Now that BMG is releasing the Otis Blackwell/Winfield Scott composition "Roustabout" on October 7th as a "bonus track" on "Second To None" it might be a good time to look again at what Otis Blackwell said about the song in an interview conducted on the telephone with Jan-Erik Kjeseth on March 14, 1984, as printed in "The Man & His Music" No. 11 (June 1991).
JEK: There are some rumors that Elvis has in fact recorded songs of yours that have never been released . . .
OB: The only song that Elvis recorded which hasn't been released was a song . . . we did a song for a movie, and it was a song we did called "Roustabout". You see, a lot of us would write for Elvis, and Elvis would give us titles to write. And then it would be like maybe 5 or 10 of us writing the same title. They would pick what they considered to be the best title. In some cases they even went so far as to make records to see which one came out the best. So he recorded "Roustabout". Winfield Scott and myself wrote "Roustabout", which was the movie title. We heard that one, but that was not the one that was released, they released another "Roustabout". And that's the only song that we have, that I have, that I know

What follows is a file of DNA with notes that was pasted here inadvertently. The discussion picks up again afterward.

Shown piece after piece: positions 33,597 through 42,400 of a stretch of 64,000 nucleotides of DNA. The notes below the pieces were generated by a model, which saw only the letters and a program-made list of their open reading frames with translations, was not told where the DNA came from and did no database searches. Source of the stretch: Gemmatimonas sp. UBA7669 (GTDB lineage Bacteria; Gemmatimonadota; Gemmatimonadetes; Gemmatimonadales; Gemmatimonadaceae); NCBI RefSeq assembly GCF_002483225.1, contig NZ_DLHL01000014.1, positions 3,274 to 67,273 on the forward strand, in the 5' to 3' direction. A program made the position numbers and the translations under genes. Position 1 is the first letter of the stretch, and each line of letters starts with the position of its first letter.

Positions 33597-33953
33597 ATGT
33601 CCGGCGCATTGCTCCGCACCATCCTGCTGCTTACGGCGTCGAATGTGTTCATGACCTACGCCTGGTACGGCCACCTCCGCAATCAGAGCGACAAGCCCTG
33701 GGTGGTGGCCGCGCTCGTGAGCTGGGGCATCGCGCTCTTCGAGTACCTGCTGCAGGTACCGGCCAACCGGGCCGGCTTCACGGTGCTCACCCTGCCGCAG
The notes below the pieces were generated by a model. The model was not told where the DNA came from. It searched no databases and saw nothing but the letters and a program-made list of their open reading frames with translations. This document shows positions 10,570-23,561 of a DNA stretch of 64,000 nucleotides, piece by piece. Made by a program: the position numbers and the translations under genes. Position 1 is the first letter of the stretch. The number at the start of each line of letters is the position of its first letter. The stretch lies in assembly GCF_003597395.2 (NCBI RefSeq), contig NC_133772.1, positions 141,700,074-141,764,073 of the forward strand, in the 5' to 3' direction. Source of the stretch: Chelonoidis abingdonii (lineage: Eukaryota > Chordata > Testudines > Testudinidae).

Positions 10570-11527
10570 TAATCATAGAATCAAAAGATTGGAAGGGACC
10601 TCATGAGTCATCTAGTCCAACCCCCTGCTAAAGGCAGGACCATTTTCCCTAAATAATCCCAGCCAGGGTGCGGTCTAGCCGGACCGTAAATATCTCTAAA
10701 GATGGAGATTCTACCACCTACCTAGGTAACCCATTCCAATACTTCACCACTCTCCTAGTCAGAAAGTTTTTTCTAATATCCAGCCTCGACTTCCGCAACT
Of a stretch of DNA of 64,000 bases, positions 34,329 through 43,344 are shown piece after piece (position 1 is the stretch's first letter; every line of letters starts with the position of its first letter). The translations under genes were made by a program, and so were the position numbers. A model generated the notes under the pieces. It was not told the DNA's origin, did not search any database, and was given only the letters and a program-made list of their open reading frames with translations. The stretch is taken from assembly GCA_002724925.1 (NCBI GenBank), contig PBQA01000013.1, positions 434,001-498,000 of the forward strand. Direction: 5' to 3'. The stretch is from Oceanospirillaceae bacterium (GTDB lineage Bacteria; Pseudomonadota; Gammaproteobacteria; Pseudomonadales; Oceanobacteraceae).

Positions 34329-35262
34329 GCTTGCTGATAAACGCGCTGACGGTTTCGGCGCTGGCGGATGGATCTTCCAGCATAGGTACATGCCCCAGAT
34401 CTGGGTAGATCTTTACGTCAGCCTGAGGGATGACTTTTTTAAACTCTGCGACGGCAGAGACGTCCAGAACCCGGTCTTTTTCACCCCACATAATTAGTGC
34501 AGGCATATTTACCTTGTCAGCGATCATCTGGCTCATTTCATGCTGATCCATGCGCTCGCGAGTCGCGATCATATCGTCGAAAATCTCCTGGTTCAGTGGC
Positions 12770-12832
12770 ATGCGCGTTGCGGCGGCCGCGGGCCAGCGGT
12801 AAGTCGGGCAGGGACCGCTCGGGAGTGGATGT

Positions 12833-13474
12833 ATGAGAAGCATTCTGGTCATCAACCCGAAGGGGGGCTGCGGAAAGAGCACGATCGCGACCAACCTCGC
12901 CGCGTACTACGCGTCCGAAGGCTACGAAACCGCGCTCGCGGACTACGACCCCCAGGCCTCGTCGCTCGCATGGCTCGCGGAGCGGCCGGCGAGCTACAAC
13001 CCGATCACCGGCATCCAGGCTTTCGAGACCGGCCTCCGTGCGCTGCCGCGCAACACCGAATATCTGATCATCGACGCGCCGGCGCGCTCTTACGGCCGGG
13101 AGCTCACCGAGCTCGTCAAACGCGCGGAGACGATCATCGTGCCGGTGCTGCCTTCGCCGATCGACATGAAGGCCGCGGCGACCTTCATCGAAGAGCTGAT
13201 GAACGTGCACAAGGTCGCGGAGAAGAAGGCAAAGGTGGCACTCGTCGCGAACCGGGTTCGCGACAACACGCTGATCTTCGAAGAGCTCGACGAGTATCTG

JEK: And have you heard it?
OB: "Roustabout"? We heard the tape of it over at the office, up in the publishing office. They played the tape for us, but they said that this was not going to be the one that was to be released, that they were going to release another "Roustabout" that they had done.
JEK: How did it come out?
OB: It . . . for us, listening to the other one, the one they wanted for the picture . . . The way it came out, it was pretty good. You know, being a writer you sometimes tend to think, "It's not that I find the other record so bad, but my song is better", you know . . . It was a pretty good cut.
. . . .
JEK: So the last song you wrote for Elvis would have been the "Roustabout" number that was never released. What happened?
OB: Like I said, the publishing company, they had a little dispute . . . There were people who owned the company and there were people who worked there. And they had a split. I think Colonel Parker and the Elvis people went in one direction, and some people from the publishing company in another direction. And I think that was it -- one part of the family took the foreign rights, and the other part of the family took the United States rights. "And if you want Elvis, you must come to us", and the other part would say, "If you want Elvis, come to us". So it was hard to see who was recording Elvis.
"The Man & His Music" No. 11, pp. 30-31.
Last edited by MysteryTrain on Thu Jun 05, 2003 4:54 pm, edited 1 time in total.